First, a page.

A showdown of presidential hopefuls rocked the Sunshine State as both Republican and Democratic candidates spoke Friday at the 2015 National Urban League Conference.
It was a rare appearance by candidates from both sides of the aisle, coming together under one roof. Five presidential candidates spoke Friday in Fort Lauderdale, addressing an audience made up mostly of African-American voters.
"You can't serve all the people unless you represent all the people," said Republican Jeb Bush, touting his record as Florida governor.
"Those of us who have not experienced systemic racial inequities, we have an extra obligation," Democrat Hillary Clinton told the audience, addressing one of the conference's main topics — racial inequality — which has fueled debate across the nation.
Hillary Clinton addresses the National Urban League conference. (Arnie Girard, Staff)
Clinton even mentioned the 2012 shooting death of Trayvon Martin in her speech.
"Too many times now Americans have come together in shock and horror to process a violent senseless tragedy, like Trayvon Martin, shot to death."
The 17-year-old Martin was killed during a struggle with George Zimmerman, who was acquitted of murder in 2013 after arguing he shot the teen in self-defense.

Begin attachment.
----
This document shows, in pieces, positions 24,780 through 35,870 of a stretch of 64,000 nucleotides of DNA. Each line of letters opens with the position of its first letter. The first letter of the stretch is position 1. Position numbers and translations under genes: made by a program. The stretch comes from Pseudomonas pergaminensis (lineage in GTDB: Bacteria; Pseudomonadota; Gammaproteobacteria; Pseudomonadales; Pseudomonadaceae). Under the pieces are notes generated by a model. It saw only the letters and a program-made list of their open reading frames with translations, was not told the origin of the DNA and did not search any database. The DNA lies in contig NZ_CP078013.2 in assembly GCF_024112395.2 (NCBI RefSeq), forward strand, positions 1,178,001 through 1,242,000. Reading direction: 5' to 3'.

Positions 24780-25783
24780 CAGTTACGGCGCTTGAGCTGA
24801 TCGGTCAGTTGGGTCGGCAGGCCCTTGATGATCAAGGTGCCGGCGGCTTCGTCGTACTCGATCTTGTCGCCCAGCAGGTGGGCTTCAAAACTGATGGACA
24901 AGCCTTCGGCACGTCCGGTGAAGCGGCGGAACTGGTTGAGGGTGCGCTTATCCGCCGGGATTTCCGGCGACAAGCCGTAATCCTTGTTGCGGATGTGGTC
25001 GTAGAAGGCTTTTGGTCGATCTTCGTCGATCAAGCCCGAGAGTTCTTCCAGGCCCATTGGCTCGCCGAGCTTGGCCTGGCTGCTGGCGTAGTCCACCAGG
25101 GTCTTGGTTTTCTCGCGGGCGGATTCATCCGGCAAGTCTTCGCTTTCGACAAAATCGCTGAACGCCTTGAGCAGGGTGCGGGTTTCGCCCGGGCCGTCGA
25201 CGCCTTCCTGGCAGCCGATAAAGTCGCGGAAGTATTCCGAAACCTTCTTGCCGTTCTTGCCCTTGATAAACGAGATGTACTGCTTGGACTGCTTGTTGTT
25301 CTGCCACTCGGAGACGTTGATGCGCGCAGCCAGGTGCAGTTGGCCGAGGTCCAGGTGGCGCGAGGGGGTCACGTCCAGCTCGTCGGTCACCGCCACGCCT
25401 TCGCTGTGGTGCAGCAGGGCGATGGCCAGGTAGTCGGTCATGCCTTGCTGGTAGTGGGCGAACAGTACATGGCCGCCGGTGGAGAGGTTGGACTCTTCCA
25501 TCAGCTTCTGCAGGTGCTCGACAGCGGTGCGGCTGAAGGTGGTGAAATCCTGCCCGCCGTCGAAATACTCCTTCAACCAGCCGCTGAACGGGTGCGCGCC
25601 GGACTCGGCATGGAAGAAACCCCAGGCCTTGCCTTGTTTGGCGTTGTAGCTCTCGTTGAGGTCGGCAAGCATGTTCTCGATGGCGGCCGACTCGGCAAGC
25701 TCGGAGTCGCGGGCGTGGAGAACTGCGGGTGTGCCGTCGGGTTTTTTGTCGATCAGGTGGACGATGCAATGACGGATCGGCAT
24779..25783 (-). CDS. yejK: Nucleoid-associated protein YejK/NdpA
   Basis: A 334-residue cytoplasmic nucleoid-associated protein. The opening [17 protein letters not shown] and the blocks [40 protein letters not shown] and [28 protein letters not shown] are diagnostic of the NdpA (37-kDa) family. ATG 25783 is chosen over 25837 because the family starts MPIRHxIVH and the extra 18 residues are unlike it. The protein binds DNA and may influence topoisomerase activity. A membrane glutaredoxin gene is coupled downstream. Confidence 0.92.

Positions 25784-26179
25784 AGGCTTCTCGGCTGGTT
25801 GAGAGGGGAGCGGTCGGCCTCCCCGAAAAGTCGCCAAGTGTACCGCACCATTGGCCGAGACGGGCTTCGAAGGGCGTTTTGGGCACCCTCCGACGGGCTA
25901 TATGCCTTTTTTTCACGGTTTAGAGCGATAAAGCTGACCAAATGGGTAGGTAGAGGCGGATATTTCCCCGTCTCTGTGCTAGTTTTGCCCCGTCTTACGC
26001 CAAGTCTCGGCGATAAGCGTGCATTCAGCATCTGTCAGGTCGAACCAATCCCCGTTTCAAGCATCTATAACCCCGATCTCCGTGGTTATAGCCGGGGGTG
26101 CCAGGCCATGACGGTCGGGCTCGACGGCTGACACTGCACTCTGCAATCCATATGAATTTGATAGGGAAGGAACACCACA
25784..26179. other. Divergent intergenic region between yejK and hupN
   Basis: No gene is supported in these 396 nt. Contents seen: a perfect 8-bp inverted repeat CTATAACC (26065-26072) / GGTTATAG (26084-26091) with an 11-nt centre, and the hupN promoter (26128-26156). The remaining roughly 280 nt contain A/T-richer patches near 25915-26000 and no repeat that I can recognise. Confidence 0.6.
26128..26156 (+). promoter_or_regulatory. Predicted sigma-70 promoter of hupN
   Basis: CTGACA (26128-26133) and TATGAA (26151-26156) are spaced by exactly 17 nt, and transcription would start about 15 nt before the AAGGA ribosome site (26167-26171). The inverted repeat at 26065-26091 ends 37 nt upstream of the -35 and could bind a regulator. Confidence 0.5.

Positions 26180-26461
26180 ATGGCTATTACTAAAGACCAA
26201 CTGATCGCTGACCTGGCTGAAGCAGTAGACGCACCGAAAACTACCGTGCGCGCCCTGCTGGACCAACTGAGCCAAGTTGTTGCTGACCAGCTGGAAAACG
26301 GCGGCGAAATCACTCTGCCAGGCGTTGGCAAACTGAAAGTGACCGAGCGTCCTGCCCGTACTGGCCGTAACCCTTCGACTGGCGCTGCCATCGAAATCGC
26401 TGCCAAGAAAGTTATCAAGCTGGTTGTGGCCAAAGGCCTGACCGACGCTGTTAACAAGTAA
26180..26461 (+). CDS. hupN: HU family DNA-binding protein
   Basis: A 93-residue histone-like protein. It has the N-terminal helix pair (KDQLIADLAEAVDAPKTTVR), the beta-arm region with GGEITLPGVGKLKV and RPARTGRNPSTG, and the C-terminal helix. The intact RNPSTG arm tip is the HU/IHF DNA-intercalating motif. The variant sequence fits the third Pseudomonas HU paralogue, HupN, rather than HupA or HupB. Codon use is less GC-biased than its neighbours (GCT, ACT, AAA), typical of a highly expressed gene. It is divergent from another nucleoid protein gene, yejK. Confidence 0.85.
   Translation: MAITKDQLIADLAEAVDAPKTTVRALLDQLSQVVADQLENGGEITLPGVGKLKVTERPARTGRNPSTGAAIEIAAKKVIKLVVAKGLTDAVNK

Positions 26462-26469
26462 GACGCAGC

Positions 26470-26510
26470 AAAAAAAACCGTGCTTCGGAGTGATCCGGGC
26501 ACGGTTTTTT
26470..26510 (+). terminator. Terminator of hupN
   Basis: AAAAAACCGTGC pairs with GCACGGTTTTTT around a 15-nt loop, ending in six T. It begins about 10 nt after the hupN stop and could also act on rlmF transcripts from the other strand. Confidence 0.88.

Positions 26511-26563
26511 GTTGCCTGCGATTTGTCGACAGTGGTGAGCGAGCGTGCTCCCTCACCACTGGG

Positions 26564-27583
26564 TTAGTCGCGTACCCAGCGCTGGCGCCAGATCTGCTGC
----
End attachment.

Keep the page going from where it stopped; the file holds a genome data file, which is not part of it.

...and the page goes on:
"When President Obama says that, quote: 'For too long we've been blind to the way past injustices continue to shape the present,' he is speaking the truth," Bush admitted.
Other speakers Friday included Republican Ben Carson, a retired neurosurgeon who focused on education, and put a rumor to rest about his desire to cut Medicare.
"I have no desire to get rid of safety nets for people who need them," Carson said. "I have a strong desire, however, to provide a ladder to get people out of dependency."
Democrats Martin O'Malley and Bernie Sanders focused on racial inequality. Sanders went on to talk about another controversial issue: The use of force in law enforcement training.
"Force should be the last resort, not the first resort," the Vermont senator said.
Sen. Bernie Sanders addresses the National Urban League conference. (Arnie Girard, Staff)
"We have moved toward more equal justices under the law, but we are not there yet," said O'Malley, the former Maryland governor.
The theme for this year's conference was #SaveOurCities, with a focus on education, jobs and justice, something voters got to hear about straight from the candidates, themselves.
Another big name from Florida, Sen. Marco Rubio, was unable to attend this year's conference because of a scheduling conflict.
The conference marks the first time in the 2016 presidential race that Clinton and Bush are set to appear at the same event. The only other GOP presidential candidate scheduled to appear is its only black candidate, retired neurosurgeon Ben Carson.
After the conference, Clinton headed to Miami to call on Congress to lift the Cuban embargo.